Nelson Nguyen

# How to build a Great Discounted Cash Flow (DCF) Model that can help you earn more money

“An investment in knowledge always pays the best interest.” –Benjamin Franklin

So you want to make money investing. How do you do that? Buy Low and Sell High (going Long); or Sell High and Buy Low (short selling). In order to achieve these goals you need to properly value the company’s worth-its intrinsic value. If you learn how to build a great Discounted Cash Flow (DCF) Model, you can increase the odds of growing the value of your investment portfolio. You will also add this valuable tool to your investment knowledge.

Investopedia defines Discounted Cash Flow (DCF) as follows: “A valuation method used to estimate the attractiveness of an investment opportunity. Discounted cash flow (DCF) analysis uses future free cash flow projections and discounts them (most often using the weighted average cost of capital) to arrive at a present value, which is used to evaluate the potential for investment. If the value arrived at through DCF analysis is higher than the current cost of the investment, the opportunity may be a good one.”

In Theory

There are two ways to develop a DCF Model. The first approach is thru calculating the Free Cash Flow to the Firm (FCFF):

FCFF = Cash Flow from Operating Activities (CFO) + Interest Expense (1 – Tax Rate) – Capital Expenditures

WACC = Weighted Average Cost of Capital

Firm Value = FCFF1 / (1 + WACC) ^ 1 + FCFF2 / (1 + WACC) ^ 2 + … + FCFFn / (1 + WACC) ^ n + …

Equity Value = Firm Value – Market Value of Debt

The second method is thru calculating Free Cash Flow to Equity (FCFE):

FCFE = CFO – Capital Expenditure + Net Borrowing from Debt Holders

r = required rate of return = the required Discount Rate

Equity Value = FCFE1 / (1 + r) ^ 1 + FCFE2 / (1 + r) ^ 2 + … + FCFEn / (1 + r) ^ n + …

In Practice

Step 1) Determine Forecast Period

The forecast period is the time period that you are projecting yearly cash flows to input into the DCF Model. Cash flows after the forecast period can be represented by a fixed number or your estimation for Continuing Value. As a rule of thumb, your forecast period should be around 5 to 10 years because it is harder to accurately project further into the future.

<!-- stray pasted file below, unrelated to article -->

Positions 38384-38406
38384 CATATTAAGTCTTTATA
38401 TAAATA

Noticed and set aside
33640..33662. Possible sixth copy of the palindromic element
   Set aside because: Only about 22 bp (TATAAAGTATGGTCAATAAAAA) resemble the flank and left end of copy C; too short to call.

Step 2) Determine Yearly Cash Flow

For FCFF DCF Model, estimate CFO, Interest Expense, Tax Rate, and Capital Expenditure for each year of the forecast period.

For alternative FCFE DCF Model, estimate CFO, Capital Expenditures, and Net Borrowing from Debt Holders for each year of the forecast period.

Step 3) Determine WACC or Discount Rate

For FCFF DCF Model, determine the appropriate WACC for the model.

For alternative FCFE DCF Model, determine the appropriate Discount Rate for the model. A good primer on Discount Rates can be found in the following article entitle “How to Improve Your Bottom Line by Correctly Determining Discount Rates”:

http://www.gurufocus.com/news/269085/affid/127983/affid/127983

Step 4) Determine Current Value

Calculate the current value of future cash flows by determining the Present Value of those future cash flows.

Current Firm Value = FCFF1 / (1 + WACC) ^ 1 + FCFF2 / (1 + WACC) ^ 2 + … + FCFFn / (1 + WACC) ^ n

Current Equity Value = FCFE1 / (1 + r) ^ 1 + FCFE2 / (1 + r) ^ 2 + … + FCFEn / (1 + r) ^ n

Step 5) Determine Continuing Value or Terminal Value

You can estimate the Continuing Value or Terminal Value by the following formulas: